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Devilman Mat Colegate , November 21st, 2012 04:42

This one ought to write itself really. Hyper-prolific and hyperactive Shigeru Ishihara, best known for his work with Drum Eyes and under the name DJ Scotch Egg, teams up with some like-minded lovers of rasping noise and metallic clatter, including Bo Ningen's Taigen Kawabe on vocals, in order to fuse their take on audio violence to a migraine-inducing halfstep pulse. The fact that they've named themselves after a hyper-violent manga series only sweetens the deal, and ensures that anyone reviewing the album can pep up their scribblings by mentioning sentient tentacles and giant robot penises. A gift, then. And I went into this album, having also been impressed by Devilman live, with what I thought was pretty good idea of what it would sound like. All crunching static and metallic clangs. A group with a similar idea of dancefloor infection to that held by other converts to the gritty and brooding, such as Cloaks.

And for the first three tracks I was right. Metal is struck, gargantuan washes of noise vomit out of the speakers and the listener's top body twitches like a freshly severed hand. However, the album takes a marked twist into the perverse following the fourth track, 'Ross,' a hugely distorted organ fanfare that you can imagine accompanying a visit from some warlike, ten-mouthed intergalactic dignitary. 'Noise Step' is self-explanatory, but little can prepare for you for some of the gleefully skewed sonics belching from it. Occasionally sounds seems to get sucked back into the speakers, only to re-emerge as twisted mockeries of their former selves, like when that feller goes into the toxic waste in Robocop. 'Help me!', the sounds gargle, as they roam a dilapidated wasteland before getting pulped by speeding cars and showering the audio field with globbets of noise sputum.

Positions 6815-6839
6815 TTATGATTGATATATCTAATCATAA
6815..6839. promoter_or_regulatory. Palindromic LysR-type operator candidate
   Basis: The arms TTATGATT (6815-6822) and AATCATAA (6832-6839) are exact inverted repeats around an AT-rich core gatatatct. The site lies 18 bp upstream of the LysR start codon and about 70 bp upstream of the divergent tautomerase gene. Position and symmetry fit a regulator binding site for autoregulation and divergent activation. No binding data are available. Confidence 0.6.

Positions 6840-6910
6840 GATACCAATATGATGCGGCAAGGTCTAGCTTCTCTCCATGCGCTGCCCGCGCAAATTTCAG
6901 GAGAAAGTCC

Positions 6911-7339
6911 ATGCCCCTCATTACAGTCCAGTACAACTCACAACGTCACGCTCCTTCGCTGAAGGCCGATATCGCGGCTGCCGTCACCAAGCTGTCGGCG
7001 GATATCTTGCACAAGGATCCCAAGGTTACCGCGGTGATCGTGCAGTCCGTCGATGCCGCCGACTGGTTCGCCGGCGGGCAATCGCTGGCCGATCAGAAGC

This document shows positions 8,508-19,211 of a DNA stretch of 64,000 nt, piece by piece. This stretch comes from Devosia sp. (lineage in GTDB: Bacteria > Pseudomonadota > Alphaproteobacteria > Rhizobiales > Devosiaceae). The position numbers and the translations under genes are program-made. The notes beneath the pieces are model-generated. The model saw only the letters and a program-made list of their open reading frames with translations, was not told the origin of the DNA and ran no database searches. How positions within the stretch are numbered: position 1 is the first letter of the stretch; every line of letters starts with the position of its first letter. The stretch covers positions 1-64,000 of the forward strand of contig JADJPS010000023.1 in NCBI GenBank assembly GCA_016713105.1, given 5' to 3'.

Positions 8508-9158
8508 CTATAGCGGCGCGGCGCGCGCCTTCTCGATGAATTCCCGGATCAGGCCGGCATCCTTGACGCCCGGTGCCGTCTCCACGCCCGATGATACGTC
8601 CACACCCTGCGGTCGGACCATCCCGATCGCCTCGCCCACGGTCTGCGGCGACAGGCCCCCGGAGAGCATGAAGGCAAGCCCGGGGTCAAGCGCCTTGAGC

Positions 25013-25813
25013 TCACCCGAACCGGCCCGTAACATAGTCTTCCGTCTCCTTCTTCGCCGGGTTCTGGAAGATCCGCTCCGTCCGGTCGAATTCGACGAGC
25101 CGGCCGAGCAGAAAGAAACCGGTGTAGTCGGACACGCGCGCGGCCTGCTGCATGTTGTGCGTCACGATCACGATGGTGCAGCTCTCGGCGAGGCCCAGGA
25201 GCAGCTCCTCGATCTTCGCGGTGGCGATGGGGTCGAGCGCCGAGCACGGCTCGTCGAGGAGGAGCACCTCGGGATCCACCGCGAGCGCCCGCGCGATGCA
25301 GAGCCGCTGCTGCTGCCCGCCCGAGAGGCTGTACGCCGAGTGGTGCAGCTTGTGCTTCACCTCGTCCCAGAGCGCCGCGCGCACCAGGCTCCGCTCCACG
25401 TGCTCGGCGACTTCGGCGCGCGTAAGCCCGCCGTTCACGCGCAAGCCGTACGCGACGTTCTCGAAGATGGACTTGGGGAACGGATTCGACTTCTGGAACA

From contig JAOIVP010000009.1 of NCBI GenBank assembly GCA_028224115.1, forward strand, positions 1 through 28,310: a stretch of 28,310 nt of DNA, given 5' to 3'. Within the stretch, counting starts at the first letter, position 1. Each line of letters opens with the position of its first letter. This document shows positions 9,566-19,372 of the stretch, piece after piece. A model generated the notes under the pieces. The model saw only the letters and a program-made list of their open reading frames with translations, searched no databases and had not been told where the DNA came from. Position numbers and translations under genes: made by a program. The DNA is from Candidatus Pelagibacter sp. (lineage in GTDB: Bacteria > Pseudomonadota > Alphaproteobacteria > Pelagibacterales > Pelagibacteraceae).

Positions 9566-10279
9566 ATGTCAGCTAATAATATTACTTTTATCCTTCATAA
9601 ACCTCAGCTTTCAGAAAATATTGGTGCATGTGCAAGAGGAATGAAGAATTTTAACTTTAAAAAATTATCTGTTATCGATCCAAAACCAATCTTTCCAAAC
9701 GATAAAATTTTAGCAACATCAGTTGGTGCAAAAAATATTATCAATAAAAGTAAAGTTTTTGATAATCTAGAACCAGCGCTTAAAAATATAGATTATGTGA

Elsewhere there are hints of John Zorn-esque spazz-metal on '93', as well as a properly funny dip into ersatz Middle Eastern melody that gradually loops into and around itself before dissolving into hissing static. 'Nirvana Dub' is an odd concoction, being a pretty faithful, torn to shreds cover of Nirvana's 'Scentless Apprentice', but with Kurt's wounded moose self-concern replaced by a demonically possessed perversity. Imagine an eight year old taking your favourite vinyl copy of Nevermind and drawing a penis on the front cover, but this time on the baby's head. By the furrow browed lurch into radioactive wasteland that is 'Tunnel Dubs', you find yourself wondering how much more fun life would be if Skrillex sounded more like this. Less mannered and metallic, more straight-up mental. How awesome would it be if all the kiddies with brostep slopping out of their car speakers replaced it with Devilman, and watched in amazement as their Volkswagens transformed into giant war mechs bristling with mind-pulping sonic weaponry?

All of which leads naturally into the closing abomination that is 'Last Black Emperor', where the beat is completely stripped away leaving the kind of pure noise that wouldn't sound out of place on a Climax Denial or Werewolf Jerusalem album. It's painful at any volume and mesmerising, providing a fitting end to an album that seems less concerned with setting your body free than it is with enslaving your mind.